Intention vs. Reality: Why BMI Is Not Just a Tool
The new year is upon us. Last night, many people drank to excess, placed too much significance on where their lips were as the clock struck midnight, and woke up with their heads feeling like some epic battlefield of yore. Some of those same people, along with countless others, are at this moment shaking off the hangover and proceeding to attempt weight loss under such euphemisms as “getting healthy,” “getting fit,” “eating right,” or “taking better care of myself” (and overcrowding my gym for a month or so before they give up and go away until next year).
Yesterday, a piece was published on CSI’s page that addressed the concerns some have regarding BMI. While there are many issues with the way in which the piece addresses anti-BMI arguments, what stood out to me were some assertions about BMI and its uses that rang entirely false: namely, the notion that BMI is just a tool and is never used in unscientific, reductive ways by the medical community and world population at large.
The issue at hand is that BMI is not the simple calculating tool that some scientists and doctors think it is. BMI is often used as a weapon by which to shame, judge, and oversimplify people’s health and wellness.
suggesting that the measure [BMI] is a “demoralizing standard by which to judge a woman’s health” is bizarre: The BMI is not a “standard [of] health” (for men or women); it is a measure of adiposity (fatness). Though there is a strong positive correlation between excess weight and poor health, it is quite possible to be overweight (or even obese) and healthy. Thus the suggestion that the BMI is a measure of health is patently false.
The suggestion that BMI isn’t used to judge women’s (and men’s) health is what’s bizarre. Some health insurance companies charge people with higher BMIs more regardless of any other factors. A hospital in Texas precluded people from being hired based on BMI and no other measure of health, as does Weight Watchers. This is based on the belief that BMI is a sound single measure of health, one that clearly exists regardless of its falseness.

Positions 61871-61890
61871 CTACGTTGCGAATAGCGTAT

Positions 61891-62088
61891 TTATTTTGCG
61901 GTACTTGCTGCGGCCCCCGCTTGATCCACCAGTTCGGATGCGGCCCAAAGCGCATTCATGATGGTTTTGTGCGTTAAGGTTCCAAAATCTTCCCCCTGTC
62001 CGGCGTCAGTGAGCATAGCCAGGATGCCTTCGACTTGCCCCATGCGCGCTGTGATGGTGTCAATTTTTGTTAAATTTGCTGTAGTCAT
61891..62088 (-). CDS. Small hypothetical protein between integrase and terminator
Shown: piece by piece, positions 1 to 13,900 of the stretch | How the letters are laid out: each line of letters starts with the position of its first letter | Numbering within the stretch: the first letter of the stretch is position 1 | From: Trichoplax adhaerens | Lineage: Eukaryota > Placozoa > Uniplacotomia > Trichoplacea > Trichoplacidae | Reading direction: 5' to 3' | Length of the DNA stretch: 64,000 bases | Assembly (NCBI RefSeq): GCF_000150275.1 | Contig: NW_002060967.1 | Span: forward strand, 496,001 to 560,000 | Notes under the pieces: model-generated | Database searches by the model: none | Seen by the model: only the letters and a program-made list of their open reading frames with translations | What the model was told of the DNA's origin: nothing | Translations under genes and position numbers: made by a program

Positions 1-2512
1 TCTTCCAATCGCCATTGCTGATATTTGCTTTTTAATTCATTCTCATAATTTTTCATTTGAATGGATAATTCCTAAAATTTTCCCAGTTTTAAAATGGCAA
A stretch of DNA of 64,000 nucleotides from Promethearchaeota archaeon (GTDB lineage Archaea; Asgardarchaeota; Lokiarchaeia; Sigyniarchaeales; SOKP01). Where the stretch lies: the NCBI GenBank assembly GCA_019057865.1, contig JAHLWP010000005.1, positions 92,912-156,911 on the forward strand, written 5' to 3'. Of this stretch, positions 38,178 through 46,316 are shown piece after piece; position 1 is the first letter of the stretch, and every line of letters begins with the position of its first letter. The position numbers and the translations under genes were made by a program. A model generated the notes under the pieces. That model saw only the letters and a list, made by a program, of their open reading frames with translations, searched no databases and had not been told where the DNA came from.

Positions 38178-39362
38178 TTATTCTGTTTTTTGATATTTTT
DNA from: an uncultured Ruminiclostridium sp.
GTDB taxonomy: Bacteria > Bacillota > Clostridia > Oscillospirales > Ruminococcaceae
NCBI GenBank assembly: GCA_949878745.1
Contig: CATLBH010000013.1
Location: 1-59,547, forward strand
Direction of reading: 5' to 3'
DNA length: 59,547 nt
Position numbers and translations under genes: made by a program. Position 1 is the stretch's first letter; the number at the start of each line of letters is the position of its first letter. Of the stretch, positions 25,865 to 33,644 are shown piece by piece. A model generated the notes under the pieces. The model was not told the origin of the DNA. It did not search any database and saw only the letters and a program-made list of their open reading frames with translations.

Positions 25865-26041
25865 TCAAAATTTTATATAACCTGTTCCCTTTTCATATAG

To use myself as an example, my health insurance is through Kaiser Permanente. Every time I go to the doctor, I’m “diagnosed” anew with obesity based on my BMI, as the printout I am handed at the end of my visit plainly states. This is true regardless of why I actually am making the doctor’s appointment in question.
It doesn’t matter if I’ve lost weight (I actually lost 10 lbs. between the visits documented above), begun eating better or exercising more, showed better numbers in terms of my pulse or blood pressure, or otherwise been told by my doctor that I’m doing well and should continue to do as I am: I am “diagnosed” with obesity every. single. time. and instructed to eat better and exercise more, even if I already had been. As per KP’s system, my health is very clearly being reduced to my BMI in relation to the BMI chart standards, no exceptions or circumstances considered.
Many of the BMI critics’ complaints are straw man arguments stemming from a fundamental misunderstanding of what the BMI is and what it claims to do. It is not a tool used by the patriarchic medical establishment for oppressing women, nor pressuring them to conform to impossible standards of beauty. It is instead a generally useful, accurate guide to helping average men and women determine their weight status